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I'm confused by the following code:

import java.util.ArrayList;
import java.util.LinkedList;
import java.util.List;

public class GenericsTest<T extends List> {

  public void foo() {
    T var = (T) new LinkedList();
  }

  public static void main(String[] args) {
      GenericsTest<ArrayList> gt1 = new GenericsTest<ArrayList>();
      gt1.foo();
      System.out.println("Done");
  }
}

The runtime type of T appears to be java.util.List, regardless of what Type parameter I passed in to the constructor.

So why is the compiler requiring casting to T when assigning var? Shouldn't it know at compile time that LinkedList is assignable to List?

I understand the code is bogus, and I understand why it worked at runtime even though it looks like it shouldn't. The part that is confusing to me is why is the compiler requiring me to type (T) when doing the assignment? Yet it compiles perfectly well without the bogus cast.

Presumably, the compiler understands erasure. It seems like the compiler should be able to compile the code without the cast as well.

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4 Answers 4

up vote 7 down vote accepted

In a comment the poster asks,

However, presumably the compiler knows that so why does it need to have the cast to (T). Is there any possible way the cast could ever fail?

This cast will not fail. But the compiler is warning that this code sets a time bomb ticking to blow up somewhere else with a ClassCastException.

In the example, there's no reason to use generics, since none of the API uses the type variable T. Look at a more realistic application of generics.

   public class GenericsTest<T extends List> {

 3   public T foo() {
 4     T var = (T) new LinkedList();
 5     return var;
 6   }

 8   public static void main(String... argv) {
 9     GenericsTest<ArrayList> gt1 = new GenericsTest<ArrayList>();
10     gt1.foo();
11     System.out.println("Test one okay");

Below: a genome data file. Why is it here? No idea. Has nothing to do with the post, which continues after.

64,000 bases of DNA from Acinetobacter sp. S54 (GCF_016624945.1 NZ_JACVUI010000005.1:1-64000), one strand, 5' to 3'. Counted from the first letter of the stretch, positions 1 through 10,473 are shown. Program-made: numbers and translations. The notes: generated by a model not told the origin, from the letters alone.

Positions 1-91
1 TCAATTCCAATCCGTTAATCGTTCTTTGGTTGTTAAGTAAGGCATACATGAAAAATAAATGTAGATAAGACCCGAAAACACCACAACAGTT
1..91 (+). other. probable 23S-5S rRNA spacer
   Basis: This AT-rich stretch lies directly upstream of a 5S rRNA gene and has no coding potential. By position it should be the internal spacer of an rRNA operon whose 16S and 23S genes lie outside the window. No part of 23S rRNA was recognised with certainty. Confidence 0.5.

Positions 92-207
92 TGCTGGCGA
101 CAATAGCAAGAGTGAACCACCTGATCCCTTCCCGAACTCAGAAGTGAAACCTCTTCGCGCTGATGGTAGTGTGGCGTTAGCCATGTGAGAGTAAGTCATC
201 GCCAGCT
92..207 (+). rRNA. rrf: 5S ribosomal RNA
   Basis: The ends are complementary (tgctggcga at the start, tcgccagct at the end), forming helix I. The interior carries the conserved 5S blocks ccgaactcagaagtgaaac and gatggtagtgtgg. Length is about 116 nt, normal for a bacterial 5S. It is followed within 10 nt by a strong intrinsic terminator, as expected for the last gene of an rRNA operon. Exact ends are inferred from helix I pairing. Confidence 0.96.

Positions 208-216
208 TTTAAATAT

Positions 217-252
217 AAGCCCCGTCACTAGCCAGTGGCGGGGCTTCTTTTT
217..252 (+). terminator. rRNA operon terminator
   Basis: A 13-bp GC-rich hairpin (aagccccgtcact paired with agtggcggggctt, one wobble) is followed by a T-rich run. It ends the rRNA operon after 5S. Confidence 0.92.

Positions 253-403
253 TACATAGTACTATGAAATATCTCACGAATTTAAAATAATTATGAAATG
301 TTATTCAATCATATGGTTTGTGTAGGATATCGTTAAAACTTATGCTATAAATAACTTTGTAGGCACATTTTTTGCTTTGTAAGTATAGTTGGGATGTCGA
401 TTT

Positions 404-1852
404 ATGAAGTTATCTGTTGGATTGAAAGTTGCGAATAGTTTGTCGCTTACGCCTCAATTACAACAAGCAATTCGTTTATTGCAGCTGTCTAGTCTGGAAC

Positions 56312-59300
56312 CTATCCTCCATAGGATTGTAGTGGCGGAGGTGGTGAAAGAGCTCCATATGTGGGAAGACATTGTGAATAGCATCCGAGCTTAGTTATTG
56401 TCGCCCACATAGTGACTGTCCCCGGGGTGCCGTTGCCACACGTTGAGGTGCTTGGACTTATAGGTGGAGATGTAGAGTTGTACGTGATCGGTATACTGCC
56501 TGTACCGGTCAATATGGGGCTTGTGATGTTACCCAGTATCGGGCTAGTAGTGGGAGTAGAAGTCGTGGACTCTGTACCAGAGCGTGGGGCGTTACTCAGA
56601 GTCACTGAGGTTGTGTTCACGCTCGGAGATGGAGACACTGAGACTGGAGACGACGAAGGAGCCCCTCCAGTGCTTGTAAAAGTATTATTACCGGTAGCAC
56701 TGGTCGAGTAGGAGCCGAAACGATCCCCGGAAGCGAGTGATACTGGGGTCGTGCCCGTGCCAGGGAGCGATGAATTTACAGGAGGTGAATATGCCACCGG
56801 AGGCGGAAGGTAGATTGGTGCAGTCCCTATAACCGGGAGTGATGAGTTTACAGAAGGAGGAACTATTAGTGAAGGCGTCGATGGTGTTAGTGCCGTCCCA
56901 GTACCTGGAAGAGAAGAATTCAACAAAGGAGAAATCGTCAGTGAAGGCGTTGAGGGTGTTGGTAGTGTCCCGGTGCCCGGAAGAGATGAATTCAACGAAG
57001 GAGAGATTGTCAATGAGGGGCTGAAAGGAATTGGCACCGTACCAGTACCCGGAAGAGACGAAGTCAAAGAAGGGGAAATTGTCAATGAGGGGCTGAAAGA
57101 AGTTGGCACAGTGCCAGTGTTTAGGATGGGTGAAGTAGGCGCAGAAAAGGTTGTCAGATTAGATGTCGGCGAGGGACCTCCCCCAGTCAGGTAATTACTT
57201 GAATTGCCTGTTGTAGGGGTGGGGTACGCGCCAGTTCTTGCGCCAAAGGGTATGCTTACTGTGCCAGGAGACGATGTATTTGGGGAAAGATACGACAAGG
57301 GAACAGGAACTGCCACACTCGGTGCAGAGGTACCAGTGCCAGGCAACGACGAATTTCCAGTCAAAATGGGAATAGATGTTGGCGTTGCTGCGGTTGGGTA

12     ArrayList<?> list = gt1.foo();
13     System.out.println("Test two okay");
14   }

   }

A ClassCastException is thrown at line 12. ClassCastException, without a cast? The calling code is perfectly correct. The invalid cast, the bug, is at line 4, in the invoked method. But the exception is raised at some time and place far distant.

The purpose of Java generics is to assure that code is type-safe. If all of the code was compiled without "unchecked" warnings, the guarantee is that there will be no ClassCastException raised at runtime. However, if a library you depend on was written incorrectly, as was this example, the promise is broken.

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LinkedList is assignable to List, but it may not be assignable to T.

In some ways your test code shouldn't work - it only works because the cast is effectively removed by the compiler as being useless at execution time (due to type erasure). It's useful at compilation time, because it's required you (the developer) to promise the compiler that you're doing something valid which it can't check. As it happens, what you're doing isn't valid, but the compiler has no way of knowing that, and there's no way of checking it at execution time without more information. You can provide that information though: